WASHINGTON — President Donald Trump suggested that people in North Carolina should vote twice in the November election, once by mail and once in person, escalating his attempts to cast confusion and doubt on the validity of the results.
"So let them send it in and let them go vote, and if their system's as good as they say it is, then obviously they won't be able to vote. If it isn't tabulated, they'll be able to vote," Trump said when asked whether he has confidence in the mail-in system in North Carolina, a battleground state.
"If it's as good as they say it is, then obviously they won't be able to vote. If it isn't tabulated, they'll be able to vote. So that's the way it is. And that's what they should do," he said.
It is illegal to vote more than once in an election.
Trump has made countless false statements about the security of voting by mail ahead of the election as much of the country braces for an increase of voters who opt for mail-in ballots during the coronavirus pandemic.
The Trump campaign and the Republican National Committee have sued states that have moved to expand access to mail-in voting in response to the pandemic, including Nevada, New Jersey and Montana.
Despite Trump's claims that mail-in ballots lead to widespread fraud that benefits Democrats, there is no clear evidence that suggests that either party gains an advantage with mail-in voting.
Trump and his wife, Melania Trump, requested absentee ballots to vote in the Florida primary this year.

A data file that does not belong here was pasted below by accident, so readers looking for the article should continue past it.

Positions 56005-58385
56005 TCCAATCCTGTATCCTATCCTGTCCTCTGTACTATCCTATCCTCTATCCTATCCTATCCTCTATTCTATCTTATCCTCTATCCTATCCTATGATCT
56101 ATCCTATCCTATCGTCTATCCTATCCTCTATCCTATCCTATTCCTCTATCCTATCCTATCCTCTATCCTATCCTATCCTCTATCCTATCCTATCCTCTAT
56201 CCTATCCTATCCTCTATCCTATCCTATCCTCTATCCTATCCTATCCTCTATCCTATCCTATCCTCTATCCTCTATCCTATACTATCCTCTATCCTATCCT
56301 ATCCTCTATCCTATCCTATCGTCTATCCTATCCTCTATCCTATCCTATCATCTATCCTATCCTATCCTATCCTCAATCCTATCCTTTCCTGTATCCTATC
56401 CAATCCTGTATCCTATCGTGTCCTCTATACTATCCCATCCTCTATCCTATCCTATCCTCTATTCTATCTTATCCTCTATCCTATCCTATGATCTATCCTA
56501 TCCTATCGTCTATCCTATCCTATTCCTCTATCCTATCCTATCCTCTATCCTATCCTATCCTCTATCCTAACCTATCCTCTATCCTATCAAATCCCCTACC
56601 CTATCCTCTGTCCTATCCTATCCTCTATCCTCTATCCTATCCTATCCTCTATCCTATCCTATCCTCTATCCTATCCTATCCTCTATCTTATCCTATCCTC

A Washington Post analysis estimates that at least 83 percent of Americans are eligible to vote by mail this fall.
"I don't like that," Trump responded when a reporter told him that 600,000 voters in North Carolina could vote absentee.
Asked about Trump's comments during an interview later Wednesday on CNN, Attorney General William Barr argued that a 2005 bipartisan report on election reform found that mail-in voting is "fraught with the risk of fraud and coercion."
Asked why there have been no findings, however, of widespread fraud, Barr responded, "We haven't had the kind of widespread use of mail-in ballots that's being proposed."
Barr said he was unaware of the specific laws in North Carolina, and he did not respond directly to questions about Trump's earlier comments.
Trump made similar claims about mail-in ballots during his 2016 campaign, essentially encouraging his supporters to commit voter fraud.
At a rally in Colorado just days before he was elected, Trump told supporters to obtain new ballots because "do you think those [mail-in] ballots are properly counted?"